The patience factor also helps me sleep better. There are very few situations where you don’t have at least a little time to think about a new situation or development within a watchlist stock. Signs are usually developed over days or weeks (very rarely, though occasionally over hours). The psychological benefit is the same type as being in the auction room again. If you know ahead of time how you will respond to any range of developments within your watchlist stocks, then responding is much easier when it’s based on considered rational thought, rather than in the grip of a market driven reaction (or worse, hysteria). Having the discipline and patience leads to the third benefit…
Returns. This is where using a watchlist gets really interesting. Too often, when considering a situation, investors thinking is overweight potential return, and underweight risk to capital. I’ve been as guilty of this as any. Particularly when I first started investing in the go-go days of the dot-com boom. On some wonderfully intoxicating days, my portfolio would be up thousands of pounds in a single day. I thought I, young punk of know-nothing investing, had discovered the secret to investing returns: buy the stocks that had steam, a sexy story and ride them out to the sunset, selling onto the next greater fool. To my dismay (and as I now recognize, for my investing education), I was the greater fool. My very occasional fabulous single day returns were dwarfed by annual losses. But I survived. And I got more curious. How to get returns?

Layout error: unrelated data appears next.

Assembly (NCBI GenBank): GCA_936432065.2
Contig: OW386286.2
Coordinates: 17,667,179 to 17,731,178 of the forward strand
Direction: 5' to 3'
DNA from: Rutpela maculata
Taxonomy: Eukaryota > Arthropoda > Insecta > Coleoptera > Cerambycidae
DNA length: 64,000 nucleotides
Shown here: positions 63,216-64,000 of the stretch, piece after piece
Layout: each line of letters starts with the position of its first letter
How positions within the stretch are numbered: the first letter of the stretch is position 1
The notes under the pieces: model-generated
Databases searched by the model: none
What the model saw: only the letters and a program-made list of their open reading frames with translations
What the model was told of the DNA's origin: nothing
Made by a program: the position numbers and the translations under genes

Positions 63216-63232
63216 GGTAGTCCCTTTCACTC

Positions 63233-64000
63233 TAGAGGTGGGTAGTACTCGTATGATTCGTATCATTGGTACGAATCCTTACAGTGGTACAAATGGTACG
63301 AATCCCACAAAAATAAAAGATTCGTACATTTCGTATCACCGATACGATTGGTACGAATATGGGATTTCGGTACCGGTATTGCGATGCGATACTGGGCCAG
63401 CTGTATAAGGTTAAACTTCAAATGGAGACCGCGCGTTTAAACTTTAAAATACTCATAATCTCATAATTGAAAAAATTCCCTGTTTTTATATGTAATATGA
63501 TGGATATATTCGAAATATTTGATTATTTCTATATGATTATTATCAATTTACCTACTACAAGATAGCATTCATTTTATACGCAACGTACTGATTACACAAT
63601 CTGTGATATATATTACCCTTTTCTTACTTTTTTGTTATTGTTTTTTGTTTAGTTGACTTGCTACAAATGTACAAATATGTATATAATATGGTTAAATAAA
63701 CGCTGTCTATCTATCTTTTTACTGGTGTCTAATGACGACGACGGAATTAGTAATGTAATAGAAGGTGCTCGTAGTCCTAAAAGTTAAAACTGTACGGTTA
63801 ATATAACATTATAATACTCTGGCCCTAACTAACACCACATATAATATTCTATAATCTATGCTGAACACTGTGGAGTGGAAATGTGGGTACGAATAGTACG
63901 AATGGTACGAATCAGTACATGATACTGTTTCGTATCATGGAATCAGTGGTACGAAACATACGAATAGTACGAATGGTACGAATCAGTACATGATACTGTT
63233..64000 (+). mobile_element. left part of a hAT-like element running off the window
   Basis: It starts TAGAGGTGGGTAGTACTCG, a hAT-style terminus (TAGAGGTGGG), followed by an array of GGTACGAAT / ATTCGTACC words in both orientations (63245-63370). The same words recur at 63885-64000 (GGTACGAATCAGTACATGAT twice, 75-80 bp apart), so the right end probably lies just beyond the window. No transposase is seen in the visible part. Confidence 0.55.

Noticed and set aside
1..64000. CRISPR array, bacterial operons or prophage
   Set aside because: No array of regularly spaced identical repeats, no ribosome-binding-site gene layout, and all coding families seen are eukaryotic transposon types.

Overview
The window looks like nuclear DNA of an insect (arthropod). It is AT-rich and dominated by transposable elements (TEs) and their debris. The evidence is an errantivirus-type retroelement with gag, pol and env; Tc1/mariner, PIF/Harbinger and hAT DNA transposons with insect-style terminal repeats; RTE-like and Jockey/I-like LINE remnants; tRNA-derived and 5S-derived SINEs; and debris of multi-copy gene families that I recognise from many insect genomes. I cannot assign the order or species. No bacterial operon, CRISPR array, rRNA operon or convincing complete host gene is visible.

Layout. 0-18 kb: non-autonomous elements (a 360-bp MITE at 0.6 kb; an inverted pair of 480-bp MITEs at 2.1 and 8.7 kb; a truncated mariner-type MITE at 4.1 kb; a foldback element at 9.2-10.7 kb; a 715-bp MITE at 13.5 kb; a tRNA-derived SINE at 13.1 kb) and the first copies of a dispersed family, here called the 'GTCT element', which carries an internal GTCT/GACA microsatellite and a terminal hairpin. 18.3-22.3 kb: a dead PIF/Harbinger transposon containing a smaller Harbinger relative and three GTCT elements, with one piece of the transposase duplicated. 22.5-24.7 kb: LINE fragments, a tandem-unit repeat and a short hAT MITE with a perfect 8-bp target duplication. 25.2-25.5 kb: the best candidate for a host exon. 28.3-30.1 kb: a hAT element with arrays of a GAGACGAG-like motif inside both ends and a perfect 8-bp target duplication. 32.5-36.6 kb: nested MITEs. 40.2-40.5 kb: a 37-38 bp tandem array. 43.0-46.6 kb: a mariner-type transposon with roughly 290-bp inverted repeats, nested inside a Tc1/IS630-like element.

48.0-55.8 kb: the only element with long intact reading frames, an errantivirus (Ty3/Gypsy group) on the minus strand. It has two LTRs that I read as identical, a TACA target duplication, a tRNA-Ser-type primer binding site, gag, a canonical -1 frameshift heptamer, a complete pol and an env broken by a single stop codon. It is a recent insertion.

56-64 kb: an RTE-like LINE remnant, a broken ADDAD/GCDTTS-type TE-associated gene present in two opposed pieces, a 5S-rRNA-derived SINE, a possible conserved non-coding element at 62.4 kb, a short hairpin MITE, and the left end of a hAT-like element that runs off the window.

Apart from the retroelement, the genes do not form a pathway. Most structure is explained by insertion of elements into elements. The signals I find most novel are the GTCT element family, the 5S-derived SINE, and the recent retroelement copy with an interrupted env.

Now, several years on, a watchlist is perhaps one of the most valuable parts of my investment toolkit. My returns have improved by: avoiding over-trading; focusing on my chosen niche of medtech and building up a working knowledge of the industry, businesses and stocks; thinking about how I would react to situations ahead of time; and sticking much more closely to my buy and sell rules for stocks. A watchlist creates the environment for me to more effectively be able to do all of these things.